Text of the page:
And in 2015 I was in Israël and found back the remnants of the Haifa branch of the Hedjaz railway... including the bridges that have been blown up before the independance war in 1947.
 

Taunton

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The railways in Turkmenistan, Azerbaijan, etc, are Soviet 5'0" gauge, while Iran is standard gauge, so nothing actually crosses the border by rail, which is probably the main reason why these routes have fallen into disuse. Road transport has taken over completely, generally with secondhand trucks from western Europe. The Azerbaijan-Armenia border is closed but in best Caucasian fashion through traffic just routes via third countries alongside.

Iran is wholly in Asia (likewise Turkmenistan etc), so outside the scope of the question.
 
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MarcVD

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You would be surprised by the volume of freight transported by rail in central asia. You see much more traffic than in some western Europe countries.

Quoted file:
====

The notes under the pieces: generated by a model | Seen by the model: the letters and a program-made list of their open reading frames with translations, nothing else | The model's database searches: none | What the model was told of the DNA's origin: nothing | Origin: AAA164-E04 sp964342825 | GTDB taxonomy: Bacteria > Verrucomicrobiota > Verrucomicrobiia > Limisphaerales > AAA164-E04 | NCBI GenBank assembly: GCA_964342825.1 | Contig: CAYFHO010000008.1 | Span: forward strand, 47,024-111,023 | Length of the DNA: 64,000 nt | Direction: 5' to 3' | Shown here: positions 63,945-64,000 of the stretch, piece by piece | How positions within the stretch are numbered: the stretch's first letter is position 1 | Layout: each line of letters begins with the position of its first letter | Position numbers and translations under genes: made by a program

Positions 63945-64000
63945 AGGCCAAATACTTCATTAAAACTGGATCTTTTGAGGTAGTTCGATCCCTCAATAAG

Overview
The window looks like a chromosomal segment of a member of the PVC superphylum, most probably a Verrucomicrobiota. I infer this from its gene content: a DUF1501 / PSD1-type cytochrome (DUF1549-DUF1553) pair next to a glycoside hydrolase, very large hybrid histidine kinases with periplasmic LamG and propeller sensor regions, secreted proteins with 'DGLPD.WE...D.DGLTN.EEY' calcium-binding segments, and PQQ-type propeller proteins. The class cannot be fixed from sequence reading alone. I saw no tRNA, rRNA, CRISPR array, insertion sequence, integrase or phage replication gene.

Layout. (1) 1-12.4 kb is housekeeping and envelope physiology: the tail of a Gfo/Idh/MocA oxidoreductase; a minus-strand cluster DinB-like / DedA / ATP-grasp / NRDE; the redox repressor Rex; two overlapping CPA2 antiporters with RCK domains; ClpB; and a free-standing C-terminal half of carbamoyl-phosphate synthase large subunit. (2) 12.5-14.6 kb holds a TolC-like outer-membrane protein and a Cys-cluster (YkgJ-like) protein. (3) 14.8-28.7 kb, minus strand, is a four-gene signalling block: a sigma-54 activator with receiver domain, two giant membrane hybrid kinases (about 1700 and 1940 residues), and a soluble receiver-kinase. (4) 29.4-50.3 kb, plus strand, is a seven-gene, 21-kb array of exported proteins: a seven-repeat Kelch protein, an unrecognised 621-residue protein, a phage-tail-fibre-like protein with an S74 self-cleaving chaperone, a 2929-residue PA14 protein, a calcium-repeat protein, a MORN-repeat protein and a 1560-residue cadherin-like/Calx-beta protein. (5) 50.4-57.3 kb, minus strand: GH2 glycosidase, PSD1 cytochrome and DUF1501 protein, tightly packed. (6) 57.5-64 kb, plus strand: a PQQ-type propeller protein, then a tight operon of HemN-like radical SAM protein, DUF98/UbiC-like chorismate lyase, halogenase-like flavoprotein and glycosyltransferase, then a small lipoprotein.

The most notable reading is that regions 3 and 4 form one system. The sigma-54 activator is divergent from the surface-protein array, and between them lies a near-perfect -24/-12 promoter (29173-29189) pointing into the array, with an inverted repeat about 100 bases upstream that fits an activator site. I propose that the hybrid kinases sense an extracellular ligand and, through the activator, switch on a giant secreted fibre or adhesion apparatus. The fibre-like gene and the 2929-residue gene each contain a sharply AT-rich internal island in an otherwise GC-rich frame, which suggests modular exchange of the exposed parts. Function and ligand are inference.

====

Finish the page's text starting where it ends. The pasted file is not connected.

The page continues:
In caucasus, the state of disuse of the rail lines is mainly of political origins, with several borders blocked.

And, by the way, there is a sizeable goods traffic between Turkmenistan and Iran at Serakhs, despite the gauge change. Enough for them to decide to build a second border station and a new line for north south freight.
 

geoffk

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I was in Jordan in 2017 and had the chance to see preparation moves for one of those specials. Needless to say, it left me green with envy. But yes, there is still track continuity between Amman and Aqaba. North of Amman is another story.

And in 2015 I was in Israël and found back the remnants of the Haifa branch of the Hedjaz railway... including the bridges that have been blown up before the independance war in 1947.
Chris Tarrant has covered the remaining part of the Hedjaz Railway from Wadi Rum, Jordan to Haifa. It was shown on C5 this week but not sure if it was repeat. The Israeli part has been competely rebuilt as a standard gauge line. Chris had to walk through the border post and reach Beit She'an by road as, not surprisingly, Israel has no cross-border trains!